On Sunday, February 1st, I met up with Randy and Diane in Wellington and we drove to Nine Mile Canyon to revisit some rock art sites and look for new ones. I’d already been to the first place we hiked to, though I noticed a few things I hadn’t before.
We drove some more along the Nine Mile road and stopped occasionally whenever Diane spotted something worth stopping for–since Randy and I were both driving, Diane had the luxury of keeping her eyes peeled for rock art. We saw a very interesting Ute petroglyph panel that, according to Tom McCourt in his book The Split Sky, may represent a meeting between Ute Indians and General William Ashley and company in 1825. We saw other random roadside rock art and a few high-up petroglyphs that will be worth returning for to get a closer look.
To end our day we planned to visit some petroglyphs that Alan and I had visited last year. On our way there we unexpectedly saw and stopped to talk to Celia, a Facebook friend of both Randy’s and mine that neither of us had previously met in person. We gave her directions to some rock art she was looking for, and in exchange she told us about a site that I hadn’t been to. Randy, Diane, and I continued to our final destination and visited some really good bighorn sheep petroglyphs. When Alan and I had found them last year, we were actually looking for some bighorn petroglyphs that were described to Alan as being four feet tall, but we never did find anything fitting that description. I mentioned that to Randy and he was game for searching for the larger sheep. We did some scrambling and climbing up a steep hillside and eventually I spotted what we were after. The petroglyphs were two cliff bands above us, and we had to find a way up one cliff band and then traverse a steep slope below the second set of cliffs until we were directly underneath the panel. The big, big bighorn sheep were indeed several feet tall–easily the largest I’ve ever seen. We hiked back down to the vehicles and parted ways there. Randy and Diane drove ahead on their way home while I slowly made my way out of the canyon, stopping often to scan the hillsides and ridgelines for ruins.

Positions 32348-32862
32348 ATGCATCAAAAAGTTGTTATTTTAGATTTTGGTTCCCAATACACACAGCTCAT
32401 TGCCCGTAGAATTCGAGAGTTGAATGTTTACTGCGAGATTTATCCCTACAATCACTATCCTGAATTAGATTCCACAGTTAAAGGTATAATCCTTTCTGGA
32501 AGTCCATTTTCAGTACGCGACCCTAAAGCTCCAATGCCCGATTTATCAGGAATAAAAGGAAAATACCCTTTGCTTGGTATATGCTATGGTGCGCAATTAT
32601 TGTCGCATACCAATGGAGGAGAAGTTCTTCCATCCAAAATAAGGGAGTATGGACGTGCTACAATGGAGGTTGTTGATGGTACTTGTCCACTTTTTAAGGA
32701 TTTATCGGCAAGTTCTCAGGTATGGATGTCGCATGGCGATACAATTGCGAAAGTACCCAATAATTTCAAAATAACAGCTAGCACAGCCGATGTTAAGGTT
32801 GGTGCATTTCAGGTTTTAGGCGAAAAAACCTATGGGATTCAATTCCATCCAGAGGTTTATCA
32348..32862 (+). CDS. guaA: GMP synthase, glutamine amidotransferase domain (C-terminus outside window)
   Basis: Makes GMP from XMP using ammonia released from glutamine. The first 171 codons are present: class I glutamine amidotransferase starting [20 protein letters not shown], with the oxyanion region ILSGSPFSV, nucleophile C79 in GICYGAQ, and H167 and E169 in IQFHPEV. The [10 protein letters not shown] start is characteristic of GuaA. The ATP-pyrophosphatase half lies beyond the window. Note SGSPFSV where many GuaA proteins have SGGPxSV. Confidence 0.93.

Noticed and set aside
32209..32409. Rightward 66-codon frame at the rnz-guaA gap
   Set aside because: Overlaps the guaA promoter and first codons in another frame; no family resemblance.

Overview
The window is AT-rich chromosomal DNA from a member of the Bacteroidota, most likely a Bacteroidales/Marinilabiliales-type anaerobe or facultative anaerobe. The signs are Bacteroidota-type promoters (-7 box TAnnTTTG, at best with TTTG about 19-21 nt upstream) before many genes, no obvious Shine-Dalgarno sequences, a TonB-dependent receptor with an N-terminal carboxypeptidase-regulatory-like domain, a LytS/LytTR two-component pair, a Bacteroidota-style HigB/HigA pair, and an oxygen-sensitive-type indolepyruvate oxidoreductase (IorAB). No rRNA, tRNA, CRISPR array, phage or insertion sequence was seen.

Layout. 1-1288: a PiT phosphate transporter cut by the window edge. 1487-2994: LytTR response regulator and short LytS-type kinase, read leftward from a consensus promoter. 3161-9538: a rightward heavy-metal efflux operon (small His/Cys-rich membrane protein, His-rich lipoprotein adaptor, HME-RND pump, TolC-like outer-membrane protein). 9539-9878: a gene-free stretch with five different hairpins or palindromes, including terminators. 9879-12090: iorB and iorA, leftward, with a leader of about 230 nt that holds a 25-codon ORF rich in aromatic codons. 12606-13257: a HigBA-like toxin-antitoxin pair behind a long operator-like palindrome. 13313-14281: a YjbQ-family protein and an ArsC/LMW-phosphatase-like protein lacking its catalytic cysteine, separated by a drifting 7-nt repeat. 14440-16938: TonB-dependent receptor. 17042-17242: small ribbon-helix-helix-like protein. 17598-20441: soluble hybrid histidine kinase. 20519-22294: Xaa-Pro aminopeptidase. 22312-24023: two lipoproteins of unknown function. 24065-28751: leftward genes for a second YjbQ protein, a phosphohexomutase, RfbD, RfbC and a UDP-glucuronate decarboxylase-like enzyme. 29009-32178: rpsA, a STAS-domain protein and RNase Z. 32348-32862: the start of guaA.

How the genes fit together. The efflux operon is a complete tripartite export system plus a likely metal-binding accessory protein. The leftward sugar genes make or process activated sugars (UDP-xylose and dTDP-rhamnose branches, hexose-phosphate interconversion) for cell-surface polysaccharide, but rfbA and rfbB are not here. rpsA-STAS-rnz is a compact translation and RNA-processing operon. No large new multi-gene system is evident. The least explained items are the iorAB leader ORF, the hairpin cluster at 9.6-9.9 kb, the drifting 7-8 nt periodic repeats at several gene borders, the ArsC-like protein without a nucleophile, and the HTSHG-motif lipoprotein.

Photo Gallery: Nine Mile Canyon VI: Big, Big Sheep